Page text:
Friday, August 19, 2011

Choosing a robot brain

Choosing a robot brain took some research and thought. In the beginning I was determined that my robot would run Linux. I wanted to be able to connect a web camera and communicate with the robot using WiFi, and thus a Linux board seemed to be the obvious way to go.

First I considered using a Mini-ITX form-factor Atom-based motherboard. There were few problems, though. First of all, they are relatively expensive, and still a bit too big to be installed on the Scooterbot base. Second, they wouldn't be able to control most robot sensors and actuators without adding a separate controller card. Third, and this is the biggest problem: they consume a lot of power, and would require batteries that are either big and heavy or very expensive.

Then I turned to look at embedded Linux development boards. Many of them looked ok, but they were very expensive. It seems that nobody wants to sell this stuff to hobbyists, and thus the developer packages cost and arm and a leg. Community support also seems scarce, probably because these devices are mostly used commercially.

Next I looked at Chumby One. Now this looked promising. A hacker-friendly, open-source, complete Linux computer with a 454MHz ARM processor, 3.5" touch screen, audio, WiFi, and USB, optional Li-Ion battery, and available for 79€ in my country. The only problem was that it wouldn't easily connect to sensors and actuators, at least without some major hacking of the mainboard. There is also a Chumby Hacker Board that's better equipped for low-level interfacing with stuff, but it costs the same as a complete Chumby One and doesn't have the screen, or the battery compartment.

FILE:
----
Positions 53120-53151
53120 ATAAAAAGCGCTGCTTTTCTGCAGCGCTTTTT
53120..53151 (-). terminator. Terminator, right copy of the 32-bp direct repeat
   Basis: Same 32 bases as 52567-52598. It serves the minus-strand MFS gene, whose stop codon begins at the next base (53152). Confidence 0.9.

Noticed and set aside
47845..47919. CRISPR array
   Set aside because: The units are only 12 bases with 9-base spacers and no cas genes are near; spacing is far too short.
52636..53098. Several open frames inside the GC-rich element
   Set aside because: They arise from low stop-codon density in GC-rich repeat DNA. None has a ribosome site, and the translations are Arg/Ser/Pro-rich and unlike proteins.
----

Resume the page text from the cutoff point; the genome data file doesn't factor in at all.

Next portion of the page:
So, even if I were to eventually use a Chumby, I would need something for interfacing with my sensors and motors. And remembering the first law of recreational robotics, that something could perhaps also initially serve as the first brain of SHORT-E. I would be starting simple. I just needed something I could later connect to a Chumby, i.e. something with USB.

I turned to look at Arduinos. They are Atmel ATMega microcontroller development boards based on open source hardware designs, especially intended for "artists, designers and hobbyists". There is an active community that develops both hardware ("shields" that can be mounted on top of the Arduino board, e.g. DC motor controllers) and software. Extensive libraries and a tailored programming language (simplified C with Arduino-specific extensions) with a custom Integrated Development Environment (IDE) make programming efficient and easy. And best of all, Arduinos can be programmed and interfaced with through USB.

So, I decided that SHORT-E's first little brain would be an Arduino. Later it would perhaps step back and assume the role of a sensor and motor controller as a Chumby or some other Linux box would take over as the main computer.

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